Or even more generally, why is it that we value only the most “efficient” or “useful” people, with “potential” or “strength.” Do we even know what those words mean? Are we even valuing valuable things? For if I have seen correctly, it is often the things that seemed foolish at first that end up being the most greatly treasured at the end of the day.
I have to admit I have been guilty of similar judgment. I have found it awkward to talk to certain patients, who may be confused or reminiscing to a time before I was even born. I have become impatient with my mother, who is forgetting more small things over time as she gets older.
Ultimately, though, I am convicted every time I am reminded of their humanity. That patient can’t help how their body might betray them. Their memories and experiences may not be relevant to me. But they matter simply because he or she is human. My mother can’t help if she forgets something. But who am I to be frustrated with her? She raised me from frail premature infant, to temper tantrum-throwing toddler, to angsty teenager, to awkward adult who doesn’t know quite yet how being an adult works—all without simply giving up on me, or throwing me out the house. She carried me, cared for me. And as I grow from being helpless to being able, and she ages from being able to being helpless, who am I not to do the same unto her, as she did unto me my entire life? I will carry her, and care for her, as Christ first did for us all.
The Bible may not have the exact words of “geriatric justice.” But it does talk about respecting the elderly. Throughout the books of Proverbs, young adults are constantly exhorted to respect elders, and see and value their age as a sign of wisdom. Furthermore, in both New and Old Testaments, God commands his people to give justice to the widows, elderly women who no longer had the support of husbands or children, instead of taking advantage of their situations or ignoring their needs. Even Jesus, while dying slowly on the cross, took the effort and time to make sure that his grieving elderly mother would have someone to care for her after he died, entrusting her to the care of his disciple.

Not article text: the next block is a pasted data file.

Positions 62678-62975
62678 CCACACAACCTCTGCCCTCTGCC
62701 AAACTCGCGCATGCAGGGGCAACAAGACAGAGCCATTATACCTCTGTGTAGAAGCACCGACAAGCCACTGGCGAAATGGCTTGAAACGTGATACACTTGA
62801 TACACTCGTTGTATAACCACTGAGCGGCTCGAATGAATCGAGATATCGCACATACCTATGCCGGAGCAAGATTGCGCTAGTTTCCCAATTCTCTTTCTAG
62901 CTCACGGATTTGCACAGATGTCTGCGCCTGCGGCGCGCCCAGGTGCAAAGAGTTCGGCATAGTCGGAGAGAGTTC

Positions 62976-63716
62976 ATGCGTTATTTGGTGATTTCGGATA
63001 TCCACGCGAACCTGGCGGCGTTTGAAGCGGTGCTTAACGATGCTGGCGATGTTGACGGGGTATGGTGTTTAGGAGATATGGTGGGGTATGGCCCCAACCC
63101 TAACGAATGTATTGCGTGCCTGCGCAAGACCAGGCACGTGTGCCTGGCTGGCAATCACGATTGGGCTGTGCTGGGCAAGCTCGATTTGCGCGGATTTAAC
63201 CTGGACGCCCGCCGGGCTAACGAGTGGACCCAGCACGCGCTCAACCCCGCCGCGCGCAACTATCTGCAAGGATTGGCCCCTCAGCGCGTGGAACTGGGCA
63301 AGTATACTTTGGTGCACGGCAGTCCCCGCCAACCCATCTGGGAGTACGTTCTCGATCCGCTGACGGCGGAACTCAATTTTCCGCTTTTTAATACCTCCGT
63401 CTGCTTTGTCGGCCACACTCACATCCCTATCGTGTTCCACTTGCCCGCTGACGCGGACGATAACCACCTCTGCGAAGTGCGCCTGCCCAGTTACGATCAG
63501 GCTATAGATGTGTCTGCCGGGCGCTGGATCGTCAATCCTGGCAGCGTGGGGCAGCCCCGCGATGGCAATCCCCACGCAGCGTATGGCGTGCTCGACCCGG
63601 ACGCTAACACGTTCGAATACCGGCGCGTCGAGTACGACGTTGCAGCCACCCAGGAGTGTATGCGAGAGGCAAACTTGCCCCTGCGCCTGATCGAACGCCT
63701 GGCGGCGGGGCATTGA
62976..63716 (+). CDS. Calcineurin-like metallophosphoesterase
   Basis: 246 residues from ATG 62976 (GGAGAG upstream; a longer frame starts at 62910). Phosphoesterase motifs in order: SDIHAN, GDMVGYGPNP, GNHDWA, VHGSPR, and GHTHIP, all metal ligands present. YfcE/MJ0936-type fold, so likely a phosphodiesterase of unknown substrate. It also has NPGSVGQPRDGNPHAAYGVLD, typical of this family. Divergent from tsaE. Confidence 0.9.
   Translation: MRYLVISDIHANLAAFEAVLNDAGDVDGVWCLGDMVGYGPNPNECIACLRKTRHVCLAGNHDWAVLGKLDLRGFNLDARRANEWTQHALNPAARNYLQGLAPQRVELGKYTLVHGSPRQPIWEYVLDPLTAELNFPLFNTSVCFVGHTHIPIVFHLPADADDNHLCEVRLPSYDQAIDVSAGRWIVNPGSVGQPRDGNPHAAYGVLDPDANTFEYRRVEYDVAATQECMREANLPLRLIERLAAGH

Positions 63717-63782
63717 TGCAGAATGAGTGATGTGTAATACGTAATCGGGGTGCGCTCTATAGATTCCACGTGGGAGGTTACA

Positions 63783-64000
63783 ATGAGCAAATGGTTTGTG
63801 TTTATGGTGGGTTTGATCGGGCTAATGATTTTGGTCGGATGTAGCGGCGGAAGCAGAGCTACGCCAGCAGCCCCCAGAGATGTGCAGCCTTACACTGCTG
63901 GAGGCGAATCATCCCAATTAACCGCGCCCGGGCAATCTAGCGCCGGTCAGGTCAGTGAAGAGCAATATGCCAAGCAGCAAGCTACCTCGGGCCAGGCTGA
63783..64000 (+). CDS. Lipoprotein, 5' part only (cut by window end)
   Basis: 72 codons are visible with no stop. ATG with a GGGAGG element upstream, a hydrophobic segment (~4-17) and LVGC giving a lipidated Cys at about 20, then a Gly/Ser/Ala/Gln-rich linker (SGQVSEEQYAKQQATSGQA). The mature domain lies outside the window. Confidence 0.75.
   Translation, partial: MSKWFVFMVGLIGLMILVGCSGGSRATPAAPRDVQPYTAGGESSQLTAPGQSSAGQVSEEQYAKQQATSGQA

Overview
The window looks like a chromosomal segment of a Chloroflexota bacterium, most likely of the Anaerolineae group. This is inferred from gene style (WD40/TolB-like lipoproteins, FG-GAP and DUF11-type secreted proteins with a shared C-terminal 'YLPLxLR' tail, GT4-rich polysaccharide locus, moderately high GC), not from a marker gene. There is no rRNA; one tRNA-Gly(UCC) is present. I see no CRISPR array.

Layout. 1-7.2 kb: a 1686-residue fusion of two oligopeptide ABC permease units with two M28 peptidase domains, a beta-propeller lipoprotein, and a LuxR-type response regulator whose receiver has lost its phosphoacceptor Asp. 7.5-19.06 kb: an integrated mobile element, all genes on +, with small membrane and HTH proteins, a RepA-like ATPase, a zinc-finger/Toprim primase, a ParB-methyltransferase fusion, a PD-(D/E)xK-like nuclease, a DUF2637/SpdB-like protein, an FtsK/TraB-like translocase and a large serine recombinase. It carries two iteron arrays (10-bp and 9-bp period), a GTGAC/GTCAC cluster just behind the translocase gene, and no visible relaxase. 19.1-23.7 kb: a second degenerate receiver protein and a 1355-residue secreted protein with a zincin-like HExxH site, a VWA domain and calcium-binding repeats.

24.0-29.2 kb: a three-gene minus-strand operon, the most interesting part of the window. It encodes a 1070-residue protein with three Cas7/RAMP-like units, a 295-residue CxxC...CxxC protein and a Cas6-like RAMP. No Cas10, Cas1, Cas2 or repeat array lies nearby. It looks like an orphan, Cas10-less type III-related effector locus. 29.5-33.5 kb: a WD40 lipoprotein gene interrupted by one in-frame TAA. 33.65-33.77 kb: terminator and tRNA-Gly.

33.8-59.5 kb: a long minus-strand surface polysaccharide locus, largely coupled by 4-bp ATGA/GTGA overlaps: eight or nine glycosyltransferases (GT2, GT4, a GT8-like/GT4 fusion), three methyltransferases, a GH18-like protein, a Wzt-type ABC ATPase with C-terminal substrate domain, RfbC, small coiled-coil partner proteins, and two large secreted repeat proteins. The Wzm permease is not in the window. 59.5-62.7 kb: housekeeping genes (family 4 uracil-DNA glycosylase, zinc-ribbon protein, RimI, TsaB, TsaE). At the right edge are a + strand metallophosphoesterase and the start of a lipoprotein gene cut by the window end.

Then Pilate took Jesus and had him flogged. The soldiers twisted together a crown of thorns and put it on his head. They clothed him in a purple robe and went up to him again and again, saying, “Hail, king of the Jews!” And they slapped him in the face…So the soldiers took charge of Jesus. Carrying his own cross, he went out to the place of the Skull… There they crucified him, and with him two others—one on each side and Jesus in the middle. Near the cross of Jesus stood his mother, his mother’s sister, Mary the wife of Clopas, and Mary Magdalene.
When Jesus saw his mother there, and the disciple…standing nearby, he said to her, “Woman, here is your son,” and to the disciple,“Here is your mother.” From that time on, this disciple took her into his home. (John 19:1-26)
If Jesus has time to do this while dying a slow and painful death, then what excuse do any of us have to not care?
So it is one of my constant prayers that I might never become so proud as to come to believe that those who are aging or fading are of any less value, because they are not. They were once where we are. We will one day be where they are. And when we are in their shoes, will the next generation following us value us?
I think that will depend on the example we set now.